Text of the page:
Until CBP’s messaging – to Congress, the American public, and the outside world – is consolidated in a bipartisan manner, it will continue suffering a popular image as an undertrained, understaffed, and unfocused agency overwhelmed by globalization’s rising tide of illicit flows. The Trump Administration’s recent attempt to address a rise in asylum-seekers through the controversial policy of family separation amply illustrates this danger. Once the policy came under scathing bipartisan and international criticism, its subsequent abandonment triggered an even larger flow by migrants now convinced that immediate surrender to CBP agents has become a safe alternative to attempted illegal entry. So-called coyotes now offer kids-are-smuggled-free discounts to adult customers, exploiting the resulting risk-reduction afforded by this sudden shift to voluntary surrender.33 This is the classic iatrogenic effect wherein the imagined “cure” only worsens the “disease.” Unity of messaging is a first step in meeting the do-no-harm directive that must apply to all such public-policy “doctoring.”

Longer term, CBP’s path past today’s controversies requires a radical rethinking of its leadership- development strategy. This must include an expansion of program-content “aperture” to both address the agency’s current bout of mission-creep and achieve its stated – and highly appropriate – ambition to serve as the operational fusion point between America’s law- enforcement and national-security communities. Our nation’s mutually-beneficial relationship with globalization depends on CBP’s successful transformation into a federal enterprise capable of this bridging function.

About the Author

Thomas P.M. Barnett has worked in U.S. national security circles since the end of the Cold War, starting first with the Department of Navy’s premier think tank, the Center for Naval Analyses. From there he moved to serve as a senior researcher and professor at the Naval War College in Newport RI, where he became a top assistant to Vice Admiral Arthur Cebrowksi – father of “network-centric warfare.” After 9/11, Barnett served in Cebrowski’s Office of Force Transformation in the Office of the Secretary of Defense as the Assistant for Strategic Futures. He developed a famous PowerPoint brief on the subject of globalization and international security (see his 2005 TED Talk), which later morphed into a New York Times-bestselling book, The Pentagon’s New Map: War and Peace in the Twenty-First Century (2004). Since leaving government service in 2005, Dr. Barnett has worked in a series of technology-driven start-ups. Barnett completed his “New Map” trilogy with the volumes, “Blueprint for Action: A Future Worth Creating” (2005), and “Great Powers: America and the World After Bush” (2009). Dr. Barnett holds a PhD in political science from Harvard University (1990). He is based in Madison, Wisconsin, and travels the world giving speeches and conducting strategy work with both private- and public-sector enterprises. He may be reached at .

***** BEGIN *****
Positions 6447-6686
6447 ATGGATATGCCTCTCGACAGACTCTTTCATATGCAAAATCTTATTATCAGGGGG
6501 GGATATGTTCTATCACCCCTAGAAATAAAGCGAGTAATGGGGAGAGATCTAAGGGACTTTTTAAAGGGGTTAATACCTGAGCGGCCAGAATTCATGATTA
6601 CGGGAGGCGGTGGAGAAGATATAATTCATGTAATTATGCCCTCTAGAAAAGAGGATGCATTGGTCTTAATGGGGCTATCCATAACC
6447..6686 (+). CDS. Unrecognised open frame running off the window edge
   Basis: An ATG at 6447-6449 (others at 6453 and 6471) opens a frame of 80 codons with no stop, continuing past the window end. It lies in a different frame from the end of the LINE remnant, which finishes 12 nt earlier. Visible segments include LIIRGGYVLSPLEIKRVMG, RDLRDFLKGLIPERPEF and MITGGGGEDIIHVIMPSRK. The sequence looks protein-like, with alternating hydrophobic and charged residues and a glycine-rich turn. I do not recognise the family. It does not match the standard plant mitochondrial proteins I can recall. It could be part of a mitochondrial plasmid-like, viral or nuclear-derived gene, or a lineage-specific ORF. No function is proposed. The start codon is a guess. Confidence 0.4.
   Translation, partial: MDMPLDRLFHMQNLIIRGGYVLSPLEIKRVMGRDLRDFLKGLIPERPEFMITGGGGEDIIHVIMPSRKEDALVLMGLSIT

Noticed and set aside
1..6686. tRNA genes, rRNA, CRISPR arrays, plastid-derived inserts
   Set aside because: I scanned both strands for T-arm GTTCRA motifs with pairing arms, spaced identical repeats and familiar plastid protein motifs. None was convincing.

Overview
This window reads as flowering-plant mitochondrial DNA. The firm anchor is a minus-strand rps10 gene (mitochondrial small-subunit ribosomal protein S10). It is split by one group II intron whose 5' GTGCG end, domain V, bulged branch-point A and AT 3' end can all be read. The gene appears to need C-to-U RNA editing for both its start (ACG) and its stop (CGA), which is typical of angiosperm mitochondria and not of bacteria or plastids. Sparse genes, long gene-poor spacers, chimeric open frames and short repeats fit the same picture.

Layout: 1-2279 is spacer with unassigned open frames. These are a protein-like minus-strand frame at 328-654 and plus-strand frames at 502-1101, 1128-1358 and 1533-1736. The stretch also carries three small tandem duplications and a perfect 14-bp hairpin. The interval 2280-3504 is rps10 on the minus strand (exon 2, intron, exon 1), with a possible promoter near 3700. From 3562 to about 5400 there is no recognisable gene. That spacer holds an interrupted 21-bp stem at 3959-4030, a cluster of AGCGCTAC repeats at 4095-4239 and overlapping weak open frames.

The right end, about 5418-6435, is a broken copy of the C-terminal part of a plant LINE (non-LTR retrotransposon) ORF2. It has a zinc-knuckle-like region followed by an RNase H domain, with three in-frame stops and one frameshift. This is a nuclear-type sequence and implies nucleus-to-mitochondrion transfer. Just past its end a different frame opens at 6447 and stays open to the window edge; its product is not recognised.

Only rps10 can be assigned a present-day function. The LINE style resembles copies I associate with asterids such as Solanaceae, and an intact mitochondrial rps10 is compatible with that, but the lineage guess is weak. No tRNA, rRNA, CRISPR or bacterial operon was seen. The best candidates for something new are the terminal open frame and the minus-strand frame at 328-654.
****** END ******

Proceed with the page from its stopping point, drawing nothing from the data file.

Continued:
1. For casualty figures and details, see Sofia Lotto Persio, “Drug War Turned Mexico into World’s Deadliest Conflict Zone After Only Syria: Survey,” Newsweek, 10 May 2017, retrieved from; see also Laura Calderon, Octavio Rodriguez, and David A. Shirk, Drug Violence in Mexico: Data and Analysis Through 2017, (San Diego: University of San Diego Press, 2018), 7, retrieved from

2. “Establishment of the United States Space Force,” Executive Office of the President, 25 February 2019, retrieved from ; “Cyber Command Expects Lessons From 2018 Midterms to Apply in 2020,” U.S. Department of Defense, 14 February 2019, retrieved from ; Aaron Mehta, “Trump’s New Nuclear Weapon Has Entered Production,” Defense News, 28 January 2019, retrieved from

3. On the concept of chosen trauma and its roots in apocalyptic ideologies, see Richard Landes, editor, Encyclopedia of Millennialism and Millennial Movements: Volume 1 of Religion & Society, 2000; and Thomas P.M. Barnett, Great Powers: America and the World After Bush, (New York: G.P. Putnam & Sons, 2009), 355.

4. For a historical survey of this phenomenon, which occurs regularly in Western democracies, see Benjamin M. Friedman, The Moral Consequences of Economic Growth, (New York: Knopf, 2005).

5. For a most recent summary of this causality, see Derek Thompson, “How Globalization Saved the World and Damned the West: A Dispatch from Davos on the Verge of a Nervous Breakdown,” The Atlantic, 7 February 2019, retrieved from

6. For an extensive treatment of this historical process, see Thomas P.M. Barnett, The Pentagon’s New Map: War and Peace in the Twenty-First Century, (New York: Putnam,2004), 59-106.